Australian students are sent to detention for their short skirts to ‘distract’ male staff and students – as angry schoolgirls shoot back at ‘sexist’ rules
- Melbourne schoolgirls scold their school for their ‘sexist’ rules
- The schools were outraged by the different dress codes for girls’ skirts and boys’ shorts
- A student was told her short skirt made male teachers uncomfortable
- Other girls were jailed for wearing short skirts at school
High school students claim they are getting stops about the length of their skirts for “distracting” male teachers.
Some Victorian schools have rules for girls’ uniforms, but not for boys’ uniforms – with penalties for female students for their short skirts.
Female students also complained that they were forced to have the length of their skirts checked, including to make sure they weren’t rolled up to look shorter.
Girls from two Victorian high schools claimed they were told by school staff not to wear short skirts because it would make male teachers uncomfortable
An 11-year-old girl at a school in eastern Melbourne told the Herald Sun she was jailed for wearing a skirt that was too short after being kicked out of her class.
“I was told the reasoning was because it’s ‘distracting to the male staff and students’.” When Mama had something to say about it, they said to her, “I can assure you that was never said,” she said.
She also said teachers have turned up the hems of winter skirts and inspected the tops of girls’ skirts to make sure they have changed.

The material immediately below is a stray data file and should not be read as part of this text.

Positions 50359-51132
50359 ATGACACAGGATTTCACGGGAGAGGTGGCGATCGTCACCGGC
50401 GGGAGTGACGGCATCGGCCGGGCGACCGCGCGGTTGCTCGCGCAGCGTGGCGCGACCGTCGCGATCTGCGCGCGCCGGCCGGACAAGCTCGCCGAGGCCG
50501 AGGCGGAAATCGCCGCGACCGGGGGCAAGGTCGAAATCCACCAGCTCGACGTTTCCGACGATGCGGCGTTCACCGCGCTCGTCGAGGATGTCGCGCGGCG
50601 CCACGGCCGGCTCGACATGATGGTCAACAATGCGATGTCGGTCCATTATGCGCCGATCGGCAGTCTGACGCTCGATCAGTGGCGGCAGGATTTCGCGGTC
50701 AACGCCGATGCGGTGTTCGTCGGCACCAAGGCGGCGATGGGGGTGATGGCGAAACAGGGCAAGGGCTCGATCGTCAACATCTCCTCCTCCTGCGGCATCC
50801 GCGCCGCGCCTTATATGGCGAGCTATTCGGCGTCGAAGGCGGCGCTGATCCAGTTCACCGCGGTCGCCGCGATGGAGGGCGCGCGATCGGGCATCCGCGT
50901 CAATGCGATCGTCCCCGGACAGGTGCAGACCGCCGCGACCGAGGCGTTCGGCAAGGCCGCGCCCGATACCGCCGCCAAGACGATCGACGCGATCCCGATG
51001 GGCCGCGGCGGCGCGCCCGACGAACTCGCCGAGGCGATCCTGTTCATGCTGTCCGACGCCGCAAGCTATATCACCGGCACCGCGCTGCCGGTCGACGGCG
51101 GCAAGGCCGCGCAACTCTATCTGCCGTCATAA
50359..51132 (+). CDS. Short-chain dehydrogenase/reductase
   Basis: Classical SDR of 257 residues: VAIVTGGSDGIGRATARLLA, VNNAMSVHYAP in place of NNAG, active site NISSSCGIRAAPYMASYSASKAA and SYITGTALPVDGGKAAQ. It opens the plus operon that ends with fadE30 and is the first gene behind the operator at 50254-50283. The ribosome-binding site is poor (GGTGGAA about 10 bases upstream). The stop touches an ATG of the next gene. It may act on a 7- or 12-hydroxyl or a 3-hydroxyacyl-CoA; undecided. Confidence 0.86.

A student from another school in eastern Melbourne said an assistant teacher told her the length of her skirt distracted male teachers, making them uncomfortable.
“I told them not to look, but I’m still stuck,” she said.
A student teacher at a school in north Melbourne called the college the “sexism” she experienced after saying the outfit she was wearing drew unwanted attention.
A student claimed that teachers turned up the hems of winter skirts and inspected the tops of girls’ skirts to see if they had been altered or rolled up
Three different schools in Victoria have rules for skirt lengths for female students, but no rules for short lengths for boys.
A spokesperson for the Department of Education stated on behalf of Melbourne schools that policies regarding government school uniforms are set by school councils.
“They should be consistent with department policies and developed in consultation with school communities,” they said.
The criticism came after a Catholic school in Brisbane went wrong after students claimed it enforced a strict dress code during its recent Year 12 formal.
Students were outraged when Mary MacKillop College asked for approval of the photos of the girls’ dresses for their big formal evening.
The school also issued a formal booklet with strict dress codes and had photographic examples of appropriate and inappropriate dresses.
Cleavage, low backs below the waist and high slits were among the forbidden outfits.
But since then, online commentators have shown overwhelming support for the dress regulation, saying that conservative dresses have more class than dresses that look like “swimwear.”
Three different schools in Victoria had skirt-length rules for female students, but no short-length rules for boys